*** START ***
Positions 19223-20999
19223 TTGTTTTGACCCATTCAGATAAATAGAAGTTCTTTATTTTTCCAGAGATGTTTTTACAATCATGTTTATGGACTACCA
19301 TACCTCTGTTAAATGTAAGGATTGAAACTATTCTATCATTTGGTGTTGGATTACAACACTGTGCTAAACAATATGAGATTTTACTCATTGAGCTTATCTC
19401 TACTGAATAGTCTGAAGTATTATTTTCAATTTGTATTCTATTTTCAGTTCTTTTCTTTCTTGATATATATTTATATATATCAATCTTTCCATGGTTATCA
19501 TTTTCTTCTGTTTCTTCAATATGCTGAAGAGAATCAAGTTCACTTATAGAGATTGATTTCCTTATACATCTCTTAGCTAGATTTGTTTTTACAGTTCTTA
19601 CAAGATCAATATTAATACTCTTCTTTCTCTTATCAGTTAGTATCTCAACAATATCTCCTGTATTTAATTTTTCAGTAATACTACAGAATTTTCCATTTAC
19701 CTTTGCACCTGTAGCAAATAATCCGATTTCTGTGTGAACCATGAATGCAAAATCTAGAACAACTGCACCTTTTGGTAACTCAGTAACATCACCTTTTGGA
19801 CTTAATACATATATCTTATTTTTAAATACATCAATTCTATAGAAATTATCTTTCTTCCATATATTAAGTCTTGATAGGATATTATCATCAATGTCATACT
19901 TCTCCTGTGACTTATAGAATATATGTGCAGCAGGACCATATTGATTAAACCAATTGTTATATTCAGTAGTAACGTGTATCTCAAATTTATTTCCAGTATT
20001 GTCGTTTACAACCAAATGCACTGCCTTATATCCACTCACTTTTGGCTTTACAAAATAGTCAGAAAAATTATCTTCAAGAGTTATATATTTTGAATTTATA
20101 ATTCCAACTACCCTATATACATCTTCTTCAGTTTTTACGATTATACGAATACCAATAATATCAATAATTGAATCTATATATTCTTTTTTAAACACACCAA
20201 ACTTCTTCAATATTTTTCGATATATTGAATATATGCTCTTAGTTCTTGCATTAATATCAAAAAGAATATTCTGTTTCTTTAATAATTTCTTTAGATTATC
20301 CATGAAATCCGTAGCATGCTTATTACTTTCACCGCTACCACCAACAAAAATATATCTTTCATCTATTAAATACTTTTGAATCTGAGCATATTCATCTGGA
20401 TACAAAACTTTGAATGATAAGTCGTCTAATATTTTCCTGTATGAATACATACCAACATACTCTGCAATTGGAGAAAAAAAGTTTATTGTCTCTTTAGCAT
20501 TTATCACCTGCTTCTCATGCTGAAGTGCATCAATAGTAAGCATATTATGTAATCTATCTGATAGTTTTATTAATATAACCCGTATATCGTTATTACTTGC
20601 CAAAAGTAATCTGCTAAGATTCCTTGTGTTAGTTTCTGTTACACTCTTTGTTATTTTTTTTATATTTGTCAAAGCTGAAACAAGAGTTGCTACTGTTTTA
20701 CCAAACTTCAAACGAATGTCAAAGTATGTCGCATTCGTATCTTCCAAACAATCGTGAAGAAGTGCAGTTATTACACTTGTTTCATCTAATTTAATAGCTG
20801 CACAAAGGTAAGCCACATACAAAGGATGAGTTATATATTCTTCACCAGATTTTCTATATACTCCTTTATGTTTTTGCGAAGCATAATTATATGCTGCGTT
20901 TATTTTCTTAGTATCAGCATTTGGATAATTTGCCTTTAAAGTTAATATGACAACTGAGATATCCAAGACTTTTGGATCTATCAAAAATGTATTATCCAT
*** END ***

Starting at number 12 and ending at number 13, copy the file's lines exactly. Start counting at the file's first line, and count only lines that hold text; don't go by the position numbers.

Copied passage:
20201 ACTTCTTCAATATTTTTCGATATATTGAATATATGCTCTTAGTTCTTGCATTAATATCAAAAAGAATATTCTGTTTCTTTAATAATTTCTTTAGATTATC
20301 CATGAAATCCGTAGCATGCTTATTACTTTCACCGCTACCACCAACAAAAATATATCTTTCATCTATTAAATACTTTTGAATCTGAGCATATTCATCTGGA